By Michael Kinney
The Norman Transcript
NORMAN — Not many people can say they actually accomplished their lifetime dreams. Even less can say they did it before turning 22.
But that is exactly what Kate Hansen felt when she arrived in Sochi, Russia, for the 2014 Winter Olympics to compete in the women’s single luge. It was then that it dawned on the 21-year-old that she had reached the pinnacle of everything she had been working toward.
“There were two moments,” Hansen said. “Walking into opening ceremonies, it was probably one of the best experiences of my life. And when I sat on my sled for my very first race. I got on my sled and there were all these cameras in my face, it just kind of hit me. I made it. I actually made it. I just couldn’t stop smiling from there on out,” Hansen said.
Hansen finished 10th in the women’s single luge with a time of 50.499. She was the second-highest placing American behind Erin Hamlin, who took the bronze.
“I’ve waited for that moment my whole life,” Hansen said. “So there was going to be nothing that was going to ruin it for me. I was pretty stoked on how I did. I was pretty happy with a top 10 finish.”
While Hansen didn’t leave Sochi with a medal, that didn’t stop her from making a name for herself. She was caught on live TV with her headphones on and dancing as if she was alone in her room.
“Whether or not people were watching, I was going to dance,” Hansen said. “I was still going to do my thing to get ready. I’ve waited for that moment for so long, I wasn’t going to let stress ruin it for me. I honestly just tried to have the most fun possible. I totally did.”
Not only were Hansen’s exuberant dance moves and rhythmic gyrations shown live on NBC, the clips became an instant hit on social media, news shows and late-night TV. Hansen had unwittingly become an Olympic celebrity from her normal warm-up routine, which always includes listening to Beyonce.
“I’ve done it for most of my career, but I would usually just get really embarrassed,” Hansen said. “I would go into a corner and start dancing, and if people would look, I’d stop. I’d get really embarrassed by it.
“But this year, I broke my foot right before open trials and couldn’t properly warm up, but I could dance in place. I kind of took it to the next level because I had no options. I needed to get warmed up before sledding. So if people were going to stare, it didn’t matter to me.”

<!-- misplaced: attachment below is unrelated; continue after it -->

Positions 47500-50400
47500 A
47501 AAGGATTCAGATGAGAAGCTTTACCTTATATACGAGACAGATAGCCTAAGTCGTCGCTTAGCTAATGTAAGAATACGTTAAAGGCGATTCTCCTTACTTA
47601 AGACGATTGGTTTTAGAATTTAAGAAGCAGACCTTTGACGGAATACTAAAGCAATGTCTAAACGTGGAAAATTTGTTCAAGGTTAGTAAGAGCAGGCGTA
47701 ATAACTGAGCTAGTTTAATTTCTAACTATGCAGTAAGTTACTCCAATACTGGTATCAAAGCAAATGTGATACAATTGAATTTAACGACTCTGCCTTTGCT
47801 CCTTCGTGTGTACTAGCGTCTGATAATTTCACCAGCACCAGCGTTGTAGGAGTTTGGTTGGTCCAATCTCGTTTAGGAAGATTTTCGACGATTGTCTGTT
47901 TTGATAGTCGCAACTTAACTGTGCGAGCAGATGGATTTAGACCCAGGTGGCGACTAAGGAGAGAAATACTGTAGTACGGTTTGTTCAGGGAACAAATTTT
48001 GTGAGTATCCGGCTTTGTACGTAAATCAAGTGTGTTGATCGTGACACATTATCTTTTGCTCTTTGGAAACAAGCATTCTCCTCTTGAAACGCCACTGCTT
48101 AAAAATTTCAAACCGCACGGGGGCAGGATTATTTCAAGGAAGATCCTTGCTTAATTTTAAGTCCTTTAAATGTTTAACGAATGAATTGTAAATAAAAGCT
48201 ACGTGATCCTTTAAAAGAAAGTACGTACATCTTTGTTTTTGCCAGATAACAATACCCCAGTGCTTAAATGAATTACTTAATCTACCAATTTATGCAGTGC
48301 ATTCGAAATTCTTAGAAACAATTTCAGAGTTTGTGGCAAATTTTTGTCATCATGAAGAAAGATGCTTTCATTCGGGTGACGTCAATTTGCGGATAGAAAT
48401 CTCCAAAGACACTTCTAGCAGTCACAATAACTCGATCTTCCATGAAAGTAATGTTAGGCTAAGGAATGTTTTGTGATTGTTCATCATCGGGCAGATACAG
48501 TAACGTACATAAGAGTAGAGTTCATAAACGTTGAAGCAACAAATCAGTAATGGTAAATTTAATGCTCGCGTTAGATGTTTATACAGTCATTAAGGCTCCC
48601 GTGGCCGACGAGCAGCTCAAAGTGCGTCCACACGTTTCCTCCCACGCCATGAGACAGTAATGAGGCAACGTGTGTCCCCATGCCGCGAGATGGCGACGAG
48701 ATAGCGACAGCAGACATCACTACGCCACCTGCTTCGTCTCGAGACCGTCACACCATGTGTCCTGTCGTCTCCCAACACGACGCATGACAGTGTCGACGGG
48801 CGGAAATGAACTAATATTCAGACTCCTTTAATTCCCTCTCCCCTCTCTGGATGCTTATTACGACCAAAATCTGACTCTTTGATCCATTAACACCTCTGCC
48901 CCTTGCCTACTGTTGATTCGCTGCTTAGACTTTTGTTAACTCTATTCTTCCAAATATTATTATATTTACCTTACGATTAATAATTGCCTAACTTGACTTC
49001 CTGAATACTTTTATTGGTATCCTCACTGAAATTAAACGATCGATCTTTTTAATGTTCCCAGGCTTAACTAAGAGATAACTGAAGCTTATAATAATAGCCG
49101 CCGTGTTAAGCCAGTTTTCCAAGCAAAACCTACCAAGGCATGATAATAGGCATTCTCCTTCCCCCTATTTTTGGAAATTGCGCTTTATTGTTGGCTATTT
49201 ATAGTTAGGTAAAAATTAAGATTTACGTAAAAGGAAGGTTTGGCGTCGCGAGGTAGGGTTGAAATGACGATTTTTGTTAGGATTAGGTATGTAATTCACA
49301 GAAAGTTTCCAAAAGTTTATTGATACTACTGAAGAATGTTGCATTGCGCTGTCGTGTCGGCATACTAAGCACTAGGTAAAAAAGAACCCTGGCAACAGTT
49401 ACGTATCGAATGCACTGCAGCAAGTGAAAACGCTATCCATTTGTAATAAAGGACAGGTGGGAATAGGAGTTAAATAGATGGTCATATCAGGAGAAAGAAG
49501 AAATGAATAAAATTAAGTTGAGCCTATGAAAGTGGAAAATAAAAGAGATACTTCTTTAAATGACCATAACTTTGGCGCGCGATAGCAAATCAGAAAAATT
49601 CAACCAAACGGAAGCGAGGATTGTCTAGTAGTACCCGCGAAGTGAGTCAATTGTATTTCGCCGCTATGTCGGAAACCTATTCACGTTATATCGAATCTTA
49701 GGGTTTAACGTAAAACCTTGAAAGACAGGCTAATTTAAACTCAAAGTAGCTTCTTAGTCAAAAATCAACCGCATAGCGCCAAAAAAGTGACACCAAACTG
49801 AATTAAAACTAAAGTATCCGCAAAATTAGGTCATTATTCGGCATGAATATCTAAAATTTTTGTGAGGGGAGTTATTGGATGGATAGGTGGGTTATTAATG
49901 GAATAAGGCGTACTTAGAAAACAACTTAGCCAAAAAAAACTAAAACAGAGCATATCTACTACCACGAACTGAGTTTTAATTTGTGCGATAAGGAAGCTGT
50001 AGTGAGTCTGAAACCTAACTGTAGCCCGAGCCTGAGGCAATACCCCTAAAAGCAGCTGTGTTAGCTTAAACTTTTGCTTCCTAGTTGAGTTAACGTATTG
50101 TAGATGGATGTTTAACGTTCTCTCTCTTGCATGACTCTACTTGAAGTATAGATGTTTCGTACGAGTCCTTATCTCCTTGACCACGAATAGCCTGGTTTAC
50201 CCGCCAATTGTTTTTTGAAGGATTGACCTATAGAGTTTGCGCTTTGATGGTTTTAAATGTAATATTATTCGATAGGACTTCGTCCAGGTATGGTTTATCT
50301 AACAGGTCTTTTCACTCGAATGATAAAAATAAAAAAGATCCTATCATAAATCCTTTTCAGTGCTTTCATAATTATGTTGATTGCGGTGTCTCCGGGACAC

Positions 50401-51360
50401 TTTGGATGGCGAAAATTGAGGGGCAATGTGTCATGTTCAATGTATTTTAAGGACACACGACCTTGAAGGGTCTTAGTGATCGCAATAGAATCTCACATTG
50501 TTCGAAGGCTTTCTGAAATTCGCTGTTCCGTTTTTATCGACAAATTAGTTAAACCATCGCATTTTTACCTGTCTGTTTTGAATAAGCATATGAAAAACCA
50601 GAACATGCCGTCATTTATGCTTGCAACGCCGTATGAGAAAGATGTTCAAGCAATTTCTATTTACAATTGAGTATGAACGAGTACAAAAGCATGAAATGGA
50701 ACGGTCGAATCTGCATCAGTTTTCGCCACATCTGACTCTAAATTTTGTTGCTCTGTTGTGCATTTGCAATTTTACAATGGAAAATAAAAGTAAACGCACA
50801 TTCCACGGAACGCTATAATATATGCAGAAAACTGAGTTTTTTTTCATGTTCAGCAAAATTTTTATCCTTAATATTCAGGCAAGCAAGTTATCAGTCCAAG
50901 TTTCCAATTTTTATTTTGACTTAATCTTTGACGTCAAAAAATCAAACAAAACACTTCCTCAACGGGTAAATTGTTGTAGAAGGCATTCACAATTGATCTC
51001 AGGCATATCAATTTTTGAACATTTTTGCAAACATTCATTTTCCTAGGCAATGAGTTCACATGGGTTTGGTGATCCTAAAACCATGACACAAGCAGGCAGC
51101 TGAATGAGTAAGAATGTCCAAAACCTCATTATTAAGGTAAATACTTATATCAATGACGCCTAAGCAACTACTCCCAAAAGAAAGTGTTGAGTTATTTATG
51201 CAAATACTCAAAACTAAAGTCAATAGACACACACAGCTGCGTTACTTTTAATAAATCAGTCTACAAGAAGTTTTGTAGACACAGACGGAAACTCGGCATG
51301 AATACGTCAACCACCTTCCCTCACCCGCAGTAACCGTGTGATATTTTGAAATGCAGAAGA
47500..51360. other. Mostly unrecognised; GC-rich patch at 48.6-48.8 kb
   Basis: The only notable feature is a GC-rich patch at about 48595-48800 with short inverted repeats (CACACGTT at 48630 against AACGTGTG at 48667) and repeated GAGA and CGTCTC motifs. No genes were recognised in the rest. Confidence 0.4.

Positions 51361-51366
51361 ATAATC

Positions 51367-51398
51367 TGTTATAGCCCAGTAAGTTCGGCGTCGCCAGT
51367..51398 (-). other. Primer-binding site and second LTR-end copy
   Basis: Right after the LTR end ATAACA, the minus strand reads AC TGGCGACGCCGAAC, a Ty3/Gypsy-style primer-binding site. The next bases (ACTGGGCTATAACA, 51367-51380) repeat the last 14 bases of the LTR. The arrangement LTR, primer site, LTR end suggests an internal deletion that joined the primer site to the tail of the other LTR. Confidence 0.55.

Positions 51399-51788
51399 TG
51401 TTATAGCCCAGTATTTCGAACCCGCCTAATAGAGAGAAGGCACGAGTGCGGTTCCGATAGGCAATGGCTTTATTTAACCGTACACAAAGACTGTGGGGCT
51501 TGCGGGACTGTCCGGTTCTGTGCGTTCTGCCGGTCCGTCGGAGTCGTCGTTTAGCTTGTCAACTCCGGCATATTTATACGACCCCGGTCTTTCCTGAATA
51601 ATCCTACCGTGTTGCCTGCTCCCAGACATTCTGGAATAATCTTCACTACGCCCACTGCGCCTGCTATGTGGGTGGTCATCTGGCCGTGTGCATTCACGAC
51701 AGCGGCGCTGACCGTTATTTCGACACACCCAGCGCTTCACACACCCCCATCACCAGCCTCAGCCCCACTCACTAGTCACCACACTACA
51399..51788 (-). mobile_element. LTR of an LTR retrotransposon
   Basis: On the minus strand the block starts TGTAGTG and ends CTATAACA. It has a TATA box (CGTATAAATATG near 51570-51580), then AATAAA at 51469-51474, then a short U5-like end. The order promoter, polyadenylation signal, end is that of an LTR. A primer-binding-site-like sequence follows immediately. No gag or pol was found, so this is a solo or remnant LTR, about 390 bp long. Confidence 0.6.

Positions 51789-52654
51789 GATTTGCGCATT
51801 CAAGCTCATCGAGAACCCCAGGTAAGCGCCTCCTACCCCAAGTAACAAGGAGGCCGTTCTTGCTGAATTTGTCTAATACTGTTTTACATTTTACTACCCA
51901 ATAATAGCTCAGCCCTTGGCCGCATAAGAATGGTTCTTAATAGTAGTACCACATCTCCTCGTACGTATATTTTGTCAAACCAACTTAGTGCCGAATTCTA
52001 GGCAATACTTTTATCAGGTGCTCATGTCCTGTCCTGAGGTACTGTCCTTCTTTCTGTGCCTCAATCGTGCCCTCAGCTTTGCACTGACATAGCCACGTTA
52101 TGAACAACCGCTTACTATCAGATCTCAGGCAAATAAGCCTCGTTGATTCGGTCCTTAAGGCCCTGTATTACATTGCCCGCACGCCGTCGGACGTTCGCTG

Hansen had reached the point in her life where she was no longer going to let a small thing such as fear hold back her joy. She discovered this when she thought her dreams had been snatched away from her.
Hansen, who is a member of the Latter-day Saints, said her faith played a big part in being able to overcome the adversity she has faced in her life and luge career.
“When I broke my foot, I pretty much felt my dreams were shattered,” Hansen said. “I broke it a couple of days before the trials. You don’t train your whole life to get injured. I thought it was all over. I just kept thinking what’s supposed to happen will happen, so I just need to have faith that it will work out.
“With that in mind, I never let myself draw on the negative. I just kept moving forward and acted like nothing happened. I just knew if it was meant to be, I’d go to the Olympics.”
Now, Hansen must get on with her post-Olympic career. She said she hasn’t made up her mind on whether she will try and make it to the 2018 Winter Olympics because of how much sacrifice goes into it. She just wants to go back to school at BYU and take it year by year.
Even if Hansen’s Olympic career has come to an end, she knows she got everything out of it that she possibly could.
“I’ve been home about two or three weeks, and I’ve just been busy every day,” Hansen said. “Every day I’m reminded of the Olympics, and I still haven’t really processed what happened in my life. It was a pretty unbelievable experience. I probably won’t come down from this cloud until I get to my first class.”
Hansen will deliver a public devotional at 7 p.m. Sunday at The Church of Jesus Christ Latter-day, 1506 W. Imhoff Road.
She will share stories about her athletic career, the Olympics, deriving strength from trials and living her faith. The event is free and open to the public.
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